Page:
Computer Science Colloquia
Tuesday, January 22, 2013
Advisor: John A. Stankovic
Attending Faculty: Kamin Whitehouse (Chair), Alfred Weaver, Stephen Patek, and John Lach (minor representative)
2:00 PM Rice Hall, Rm. 242
PhD Proposal Presentation
Realism in Activity Recognition for Long Term Sensor Networks Deployments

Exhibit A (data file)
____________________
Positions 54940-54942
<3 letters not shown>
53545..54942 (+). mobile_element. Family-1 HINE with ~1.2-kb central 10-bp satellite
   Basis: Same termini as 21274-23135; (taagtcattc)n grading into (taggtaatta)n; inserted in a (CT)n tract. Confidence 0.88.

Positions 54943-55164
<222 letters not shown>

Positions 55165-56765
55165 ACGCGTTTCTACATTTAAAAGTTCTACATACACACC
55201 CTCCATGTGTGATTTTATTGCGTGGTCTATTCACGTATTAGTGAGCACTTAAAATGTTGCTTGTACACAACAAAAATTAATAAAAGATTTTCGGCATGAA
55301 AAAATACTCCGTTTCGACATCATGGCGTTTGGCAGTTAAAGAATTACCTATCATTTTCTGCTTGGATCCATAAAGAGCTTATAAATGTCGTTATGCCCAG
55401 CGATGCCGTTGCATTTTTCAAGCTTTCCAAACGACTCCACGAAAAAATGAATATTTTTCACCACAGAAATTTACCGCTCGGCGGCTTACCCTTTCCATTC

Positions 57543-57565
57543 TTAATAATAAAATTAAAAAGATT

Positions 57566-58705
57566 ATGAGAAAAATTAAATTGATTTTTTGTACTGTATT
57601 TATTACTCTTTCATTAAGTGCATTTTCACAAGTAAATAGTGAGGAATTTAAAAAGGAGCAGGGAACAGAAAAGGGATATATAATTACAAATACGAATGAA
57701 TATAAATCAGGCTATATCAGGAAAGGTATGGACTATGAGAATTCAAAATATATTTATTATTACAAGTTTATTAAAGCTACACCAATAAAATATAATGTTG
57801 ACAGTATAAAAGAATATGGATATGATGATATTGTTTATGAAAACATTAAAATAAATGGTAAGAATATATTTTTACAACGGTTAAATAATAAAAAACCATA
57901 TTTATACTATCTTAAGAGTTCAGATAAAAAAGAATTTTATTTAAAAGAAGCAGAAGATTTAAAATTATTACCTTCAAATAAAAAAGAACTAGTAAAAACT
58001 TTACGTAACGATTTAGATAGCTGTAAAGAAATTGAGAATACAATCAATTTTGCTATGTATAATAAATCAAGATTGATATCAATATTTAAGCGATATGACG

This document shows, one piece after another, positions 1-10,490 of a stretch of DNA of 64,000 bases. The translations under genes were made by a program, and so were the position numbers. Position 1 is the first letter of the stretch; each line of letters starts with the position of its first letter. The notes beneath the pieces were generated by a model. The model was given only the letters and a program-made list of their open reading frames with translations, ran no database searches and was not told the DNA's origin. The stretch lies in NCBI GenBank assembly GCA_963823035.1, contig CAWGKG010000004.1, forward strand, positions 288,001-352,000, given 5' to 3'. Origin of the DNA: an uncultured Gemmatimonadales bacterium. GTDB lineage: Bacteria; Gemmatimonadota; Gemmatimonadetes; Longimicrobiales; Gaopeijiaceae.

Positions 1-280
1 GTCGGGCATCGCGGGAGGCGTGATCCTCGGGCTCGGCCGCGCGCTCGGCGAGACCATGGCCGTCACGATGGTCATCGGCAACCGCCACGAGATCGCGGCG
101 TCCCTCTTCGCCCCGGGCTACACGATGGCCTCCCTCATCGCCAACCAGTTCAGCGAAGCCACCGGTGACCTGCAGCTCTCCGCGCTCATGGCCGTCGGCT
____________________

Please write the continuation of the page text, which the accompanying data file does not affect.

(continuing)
Research in wireless sensor networks has been very successful in creating testbeds and short term (typically less than one or two months) real deployments for many application areas (e.g, home health care, saving energy in buildings, infrastructure monitoring, agriculture, and various environmental science applications) that depend on accurate activity recognition. However, for many real home situations these activity recognition solutions are not robust enough for long term deployments. The reason is the presence of a form of phase transition in long term deployments that results into many realities that are not always seen in short term deployments. Another realism of these deployments is the variability in different smart home environments. Existing systems are designed based on some assumptions about the environment and need significant modification to be applied in other environments. We propose to develop robust and reliable activity recognition for in-home deployments that address these realities of long term deployments including difficulty in obtaining labeled ground truth for training activity recognition systems, individuals performing overlapping activities, generalizability in varying smart home environments, and handling the evolution of human behaviors. In addition, the utility of activity recognition often depends on recognizing anomalies from typical behaviors. Anomaly detection can also suffer from the realisms of long term deployments. Therefore, we also propose a novel semantic anomaly detection system in human behavior.